The amount in question isn't huge. You could pay them off completely in a few months if you wanted to. There's no wrong answer here. There's just a good option and a better option. Being able to deduct the student loan interest reduces the effective interest rate by a factor of your tax bracket, which nudges the math more in the direction of having investing be the better answer.

I'd say go for investing unless being debt-free would feel like a major weight off your shoulders. Paying off the loan is the sub-optimal decision from a probabilistic perspective, but it's not that much worse that it should necessarily override a strong emotional aversion to debt.

MDM

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Re: Low interest student loans or invest in taxable account?
« Reply #5 on: April 24, 2016, 03:22:56 PM »
Do you have enough deductibles to actually deduct the student loan interest?  If you take the standard deduction, that wouldn't be a consideration for keeping them (but, I've had Schedule A deductions since I was 19, not sure you can take them without that, and other factors that go with it--house, dependent, etc.)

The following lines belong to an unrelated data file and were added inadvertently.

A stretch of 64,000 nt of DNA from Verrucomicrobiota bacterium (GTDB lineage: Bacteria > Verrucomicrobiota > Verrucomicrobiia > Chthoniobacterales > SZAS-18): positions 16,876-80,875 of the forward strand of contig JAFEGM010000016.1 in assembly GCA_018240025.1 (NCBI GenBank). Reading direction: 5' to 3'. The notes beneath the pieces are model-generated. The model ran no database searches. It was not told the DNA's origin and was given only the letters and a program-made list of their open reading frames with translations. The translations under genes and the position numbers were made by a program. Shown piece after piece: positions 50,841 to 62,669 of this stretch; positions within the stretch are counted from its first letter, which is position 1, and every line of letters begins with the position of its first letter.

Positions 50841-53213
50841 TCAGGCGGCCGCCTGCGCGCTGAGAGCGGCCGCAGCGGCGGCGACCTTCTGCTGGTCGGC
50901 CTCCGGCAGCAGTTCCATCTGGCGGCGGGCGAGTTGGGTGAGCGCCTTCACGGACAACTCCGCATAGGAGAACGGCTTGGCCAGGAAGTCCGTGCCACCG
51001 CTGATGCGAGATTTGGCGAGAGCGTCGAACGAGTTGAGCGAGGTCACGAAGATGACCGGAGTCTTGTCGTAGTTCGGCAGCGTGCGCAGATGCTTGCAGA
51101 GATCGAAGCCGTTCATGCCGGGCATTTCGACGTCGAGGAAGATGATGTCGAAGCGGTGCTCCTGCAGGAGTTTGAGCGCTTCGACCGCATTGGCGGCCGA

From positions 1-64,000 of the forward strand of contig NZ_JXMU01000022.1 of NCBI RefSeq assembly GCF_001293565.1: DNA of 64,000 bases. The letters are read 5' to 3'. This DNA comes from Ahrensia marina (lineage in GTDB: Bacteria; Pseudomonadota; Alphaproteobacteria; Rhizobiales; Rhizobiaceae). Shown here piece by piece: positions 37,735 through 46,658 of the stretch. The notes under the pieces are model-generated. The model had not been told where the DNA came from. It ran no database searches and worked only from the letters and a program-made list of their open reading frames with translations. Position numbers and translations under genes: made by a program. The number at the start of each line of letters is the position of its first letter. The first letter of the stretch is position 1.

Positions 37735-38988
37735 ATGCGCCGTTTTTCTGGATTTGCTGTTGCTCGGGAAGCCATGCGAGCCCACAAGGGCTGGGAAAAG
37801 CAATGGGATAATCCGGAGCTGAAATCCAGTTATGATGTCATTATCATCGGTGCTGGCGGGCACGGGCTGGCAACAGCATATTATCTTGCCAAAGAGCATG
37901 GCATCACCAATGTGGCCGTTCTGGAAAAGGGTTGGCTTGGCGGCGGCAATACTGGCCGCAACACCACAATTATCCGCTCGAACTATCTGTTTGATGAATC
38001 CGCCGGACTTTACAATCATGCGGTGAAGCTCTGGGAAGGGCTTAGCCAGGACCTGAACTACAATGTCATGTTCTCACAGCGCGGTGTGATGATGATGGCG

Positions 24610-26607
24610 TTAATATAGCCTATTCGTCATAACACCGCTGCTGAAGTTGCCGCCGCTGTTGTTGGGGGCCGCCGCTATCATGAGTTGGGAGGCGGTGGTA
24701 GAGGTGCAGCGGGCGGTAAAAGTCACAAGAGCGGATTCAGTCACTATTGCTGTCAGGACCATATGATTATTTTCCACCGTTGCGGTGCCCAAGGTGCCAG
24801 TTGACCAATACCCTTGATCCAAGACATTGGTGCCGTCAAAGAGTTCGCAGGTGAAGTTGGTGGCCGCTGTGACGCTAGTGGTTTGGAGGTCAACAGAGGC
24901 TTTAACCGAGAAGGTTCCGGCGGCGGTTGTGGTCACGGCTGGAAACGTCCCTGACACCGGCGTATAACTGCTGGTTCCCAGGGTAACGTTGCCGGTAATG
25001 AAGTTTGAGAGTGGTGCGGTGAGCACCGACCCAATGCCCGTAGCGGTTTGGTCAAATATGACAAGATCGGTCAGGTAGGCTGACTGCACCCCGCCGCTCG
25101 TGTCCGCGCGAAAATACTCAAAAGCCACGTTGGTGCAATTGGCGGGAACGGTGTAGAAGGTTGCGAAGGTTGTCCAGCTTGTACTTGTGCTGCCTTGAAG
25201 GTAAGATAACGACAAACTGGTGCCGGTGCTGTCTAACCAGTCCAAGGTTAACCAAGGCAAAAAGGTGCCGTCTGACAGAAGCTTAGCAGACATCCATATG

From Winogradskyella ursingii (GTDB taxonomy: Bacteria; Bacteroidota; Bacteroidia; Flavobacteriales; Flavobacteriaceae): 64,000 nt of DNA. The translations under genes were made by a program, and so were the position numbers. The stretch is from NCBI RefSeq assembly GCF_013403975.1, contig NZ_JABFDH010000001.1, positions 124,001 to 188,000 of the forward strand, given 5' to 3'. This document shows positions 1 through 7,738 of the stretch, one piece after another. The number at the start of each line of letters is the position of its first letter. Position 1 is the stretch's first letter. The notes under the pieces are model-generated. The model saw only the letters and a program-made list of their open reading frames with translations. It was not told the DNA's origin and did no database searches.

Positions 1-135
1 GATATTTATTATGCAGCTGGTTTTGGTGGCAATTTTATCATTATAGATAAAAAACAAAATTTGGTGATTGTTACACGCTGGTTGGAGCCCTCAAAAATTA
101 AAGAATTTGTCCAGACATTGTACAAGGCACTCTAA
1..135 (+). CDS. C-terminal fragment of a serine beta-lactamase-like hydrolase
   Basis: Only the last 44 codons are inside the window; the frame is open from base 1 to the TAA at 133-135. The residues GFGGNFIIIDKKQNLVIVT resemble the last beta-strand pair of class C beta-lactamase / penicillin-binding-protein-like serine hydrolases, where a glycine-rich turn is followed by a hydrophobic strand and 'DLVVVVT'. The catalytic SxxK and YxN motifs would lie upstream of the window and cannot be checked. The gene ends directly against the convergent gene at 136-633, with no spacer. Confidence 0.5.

Good question for the Schedule A deductions (e.g., mortgage interest, etc.).

Student Loan interest actually has its own line on the front of form 1040.  There is an income-based phaseout of this deduction, but if the OP contributes the planned $18K to a 401k from gross wages of $77K, the full SL interest deduction can be taken.

That reduces OP's effective interest rate to 75% of the nominal SL rates, making it (as seattlecyclone notes) that much more likely investing will be better.